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Meeting the digital demand page 2
Central Rappahannock Regional Library is trying to keep up with digital demand.

 England Run's branch of the Central Rappahannock Regional Library has space for people to meet, use computers and read in comfy chairs.
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Date published: 7/15/2011


Sometime this fall, the library will begin using a service called OverDrive that will provide current content from publishers including Random House, HarperCollins and Penguin. It could boost interest and the number of e-book borrowers.

"This summer is a real time of flux in this market," said Black. "It's all going to change."

She also said the change will be wonderful. "They seem to have things that are on the best-seller list," she said, noting the current e-book offerings make an "odd collection."

Another new provider, Axis 360, will soon allow CRRL users to borrow e-books that are heavy on pictures and illustrations. Full-color children's books and instructional books like cookbooks used to be the Achilles' heel of e-books, but devices such as the iPad have turned out to be popular platforms for reading them.

But library officials said that e-books are not just for young readers--users span the age spectrum.

becoming a downloader

When you go to a branch of CRRL and search for, say, "The Lost City of Z" by David Grann, the results can be overwhelming.

The library system has 19 copies of that book--11 in standard hardcover, two large-print editions, four sets of audiobook CDs and two Spanish translations. Once OverDrive comes online, there could be another copy: an e-book available for checkout.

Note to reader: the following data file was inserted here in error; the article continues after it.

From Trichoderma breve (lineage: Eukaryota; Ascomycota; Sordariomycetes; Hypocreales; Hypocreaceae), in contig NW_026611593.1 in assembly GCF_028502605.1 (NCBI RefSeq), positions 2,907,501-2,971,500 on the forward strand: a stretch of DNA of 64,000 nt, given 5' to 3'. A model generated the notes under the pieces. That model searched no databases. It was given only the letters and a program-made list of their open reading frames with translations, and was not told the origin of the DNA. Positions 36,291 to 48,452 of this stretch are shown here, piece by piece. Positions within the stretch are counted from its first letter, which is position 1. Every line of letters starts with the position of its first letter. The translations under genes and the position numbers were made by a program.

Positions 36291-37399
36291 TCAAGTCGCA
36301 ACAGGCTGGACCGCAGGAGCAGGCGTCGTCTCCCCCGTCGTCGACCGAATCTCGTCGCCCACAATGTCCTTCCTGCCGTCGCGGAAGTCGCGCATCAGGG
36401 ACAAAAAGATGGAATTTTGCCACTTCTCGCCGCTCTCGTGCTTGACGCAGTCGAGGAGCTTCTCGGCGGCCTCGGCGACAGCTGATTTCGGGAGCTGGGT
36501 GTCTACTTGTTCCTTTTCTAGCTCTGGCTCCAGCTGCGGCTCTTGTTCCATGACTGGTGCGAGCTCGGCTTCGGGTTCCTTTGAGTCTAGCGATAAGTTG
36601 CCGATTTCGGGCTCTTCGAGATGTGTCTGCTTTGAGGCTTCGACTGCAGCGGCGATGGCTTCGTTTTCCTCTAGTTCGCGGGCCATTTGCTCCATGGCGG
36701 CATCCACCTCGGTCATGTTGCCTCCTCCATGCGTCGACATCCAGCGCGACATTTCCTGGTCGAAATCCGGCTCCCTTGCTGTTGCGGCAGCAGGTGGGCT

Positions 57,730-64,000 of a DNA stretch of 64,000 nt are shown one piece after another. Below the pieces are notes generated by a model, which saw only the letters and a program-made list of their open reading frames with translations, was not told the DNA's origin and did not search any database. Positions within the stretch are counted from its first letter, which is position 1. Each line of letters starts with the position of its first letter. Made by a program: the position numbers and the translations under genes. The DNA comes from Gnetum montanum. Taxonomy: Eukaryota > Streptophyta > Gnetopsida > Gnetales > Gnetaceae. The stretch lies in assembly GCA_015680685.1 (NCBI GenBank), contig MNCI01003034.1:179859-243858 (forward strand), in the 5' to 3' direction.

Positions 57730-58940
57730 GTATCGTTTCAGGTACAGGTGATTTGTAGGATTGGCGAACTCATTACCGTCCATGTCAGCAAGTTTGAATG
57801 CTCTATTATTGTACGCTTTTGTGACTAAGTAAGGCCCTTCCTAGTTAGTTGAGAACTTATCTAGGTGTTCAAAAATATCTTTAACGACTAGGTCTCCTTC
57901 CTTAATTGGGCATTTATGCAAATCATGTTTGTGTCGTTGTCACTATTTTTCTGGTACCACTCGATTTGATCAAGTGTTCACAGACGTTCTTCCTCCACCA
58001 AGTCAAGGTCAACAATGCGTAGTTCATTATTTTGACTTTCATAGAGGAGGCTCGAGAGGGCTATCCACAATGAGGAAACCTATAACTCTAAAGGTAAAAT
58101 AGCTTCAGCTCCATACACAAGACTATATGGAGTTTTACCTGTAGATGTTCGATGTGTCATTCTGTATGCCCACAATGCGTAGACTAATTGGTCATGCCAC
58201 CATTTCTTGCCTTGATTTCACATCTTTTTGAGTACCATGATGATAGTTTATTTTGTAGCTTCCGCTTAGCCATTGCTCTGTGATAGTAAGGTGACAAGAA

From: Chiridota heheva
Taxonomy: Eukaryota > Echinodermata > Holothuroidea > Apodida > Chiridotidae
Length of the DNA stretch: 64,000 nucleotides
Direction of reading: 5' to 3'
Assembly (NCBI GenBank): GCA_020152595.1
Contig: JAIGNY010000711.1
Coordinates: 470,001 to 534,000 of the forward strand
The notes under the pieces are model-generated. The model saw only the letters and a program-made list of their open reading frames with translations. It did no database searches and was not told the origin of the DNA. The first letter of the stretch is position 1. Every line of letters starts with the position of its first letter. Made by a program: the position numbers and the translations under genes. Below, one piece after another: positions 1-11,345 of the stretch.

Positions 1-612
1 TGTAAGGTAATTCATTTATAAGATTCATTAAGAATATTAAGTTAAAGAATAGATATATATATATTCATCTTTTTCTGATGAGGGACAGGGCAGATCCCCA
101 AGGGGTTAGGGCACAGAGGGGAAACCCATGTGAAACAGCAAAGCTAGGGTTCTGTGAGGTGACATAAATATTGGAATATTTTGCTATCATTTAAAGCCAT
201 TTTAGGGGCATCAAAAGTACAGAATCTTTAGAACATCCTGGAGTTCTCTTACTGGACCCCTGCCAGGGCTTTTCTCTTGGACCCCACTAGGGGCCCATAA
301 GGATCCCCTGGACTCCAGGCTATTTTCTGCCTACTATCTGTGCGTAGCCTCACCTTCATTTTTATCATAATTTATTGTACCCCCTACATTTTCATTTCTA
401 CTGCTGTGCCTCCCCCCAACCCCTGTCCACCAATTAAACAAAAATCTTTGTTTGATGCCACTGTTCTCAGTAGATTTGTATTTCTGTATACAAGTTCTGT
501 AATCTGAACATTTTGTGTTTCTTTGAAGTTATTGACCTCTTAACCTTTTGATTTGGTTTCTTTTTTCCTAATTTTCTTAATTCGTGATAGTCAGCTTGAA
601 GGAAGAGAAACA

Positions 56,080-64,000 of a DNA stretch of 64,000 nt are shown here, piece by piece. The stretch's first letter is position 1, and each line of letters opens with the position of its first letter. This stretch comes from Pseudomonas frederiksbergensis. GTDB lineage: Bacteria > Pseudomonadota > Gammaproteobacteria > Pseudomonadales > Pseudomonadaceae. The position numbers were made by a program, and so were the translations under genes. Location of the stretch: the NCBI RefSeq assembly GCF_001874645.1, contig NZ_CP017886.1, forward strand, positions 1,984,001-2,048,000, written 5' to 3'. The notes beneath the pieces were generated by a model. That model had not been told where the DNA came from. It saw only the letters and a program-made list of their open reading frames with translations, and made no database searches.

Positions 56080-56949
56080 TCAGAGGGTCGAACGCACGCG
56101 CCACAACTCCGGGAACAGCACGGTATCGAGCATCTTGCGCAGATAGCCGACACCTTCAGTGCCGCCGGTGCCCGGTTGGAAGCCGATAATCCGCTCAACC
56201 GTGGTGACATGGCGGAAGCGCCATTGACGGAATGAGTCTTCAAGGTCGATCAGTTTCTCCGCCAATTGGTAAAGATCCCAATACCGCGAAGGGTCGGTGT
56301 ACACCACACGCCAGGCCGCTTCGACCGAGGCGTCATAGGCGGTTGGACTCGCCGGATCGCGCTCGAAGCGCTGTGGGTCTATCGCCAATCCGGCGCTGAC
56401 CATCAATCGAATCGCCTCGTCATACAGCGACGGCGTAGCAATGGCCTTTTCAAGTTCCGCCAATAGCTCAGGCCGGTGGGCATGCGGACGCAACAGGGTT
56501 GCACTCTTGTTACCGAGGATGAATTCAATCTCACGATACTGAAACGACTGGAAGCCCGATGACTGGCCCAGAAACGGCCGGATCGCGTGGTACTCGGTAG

So just how will that work?

In the big picture, it won't be any different than checking out any other book. If the book you want is available, you can download it. If someone else is reading it, you can reserve it.

If nothing else, e-books can make checking out books more convenient.

Adult-services coordinator Ann Haley said that the new library technology "enhances access for users."

To extend the comparison to the music industry, CRRL will essentially have an iTunes library for books. The files will be stored and downloaded in the open ePub format, and they can be read on compatible devices or computers. The difference is that the e-books will work like library books rather than music files: Users will not own the e-books after they download them.

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Top 10 e-book downloads from Central Rappahannock Regional Library since 2009 (number of downloads in parentheses)

10--"Patton: As Military Commander" by Hubert Essame (63)

9--"Smitten" by Janet Evanovich (65)

8--"Good Poor Man's Wife" by Claudia Bushman (67)

7--"Naughty Neighbor" by Janet Evanovich (71)

6--"The Harlem Renaissance: An Annotated Reference Guide for Student Research" by Marie Rodgers (78)

5--"Judas at the Jockey Club and Other Episodes of Porfirian Mexico" by William Beezley (87)

4--"How to Prepare for the Armed Forces Test--ASVAB" (109)

3--"Fugitive: A Novel" by Phillip Margolin (113)

2--"Nova's GRE Prep Course" by Jeff Kolby and Scott Thornburg (122)

1--"Manifest Destiny's Underworld: Filibustering in Antebellum America" by Robert May (186)

A recent Associated Press report suggests localities across the country have responded to the recession by making drastic cuts to library budgets. Some have closed libraries altogether.

Not so in the Fredericksburg area, which has supported Central Rappahannock Regional Library through the tough economy. In fact, Stafford County built the England Run branch under budget while the economy was taking a beating.

Here are the last three annual budgets for CRRL. Some funding comes from the state, but most comes from the participating localities of Fredericksburg and Spotsylvania, Stafford and Westmoreland counties.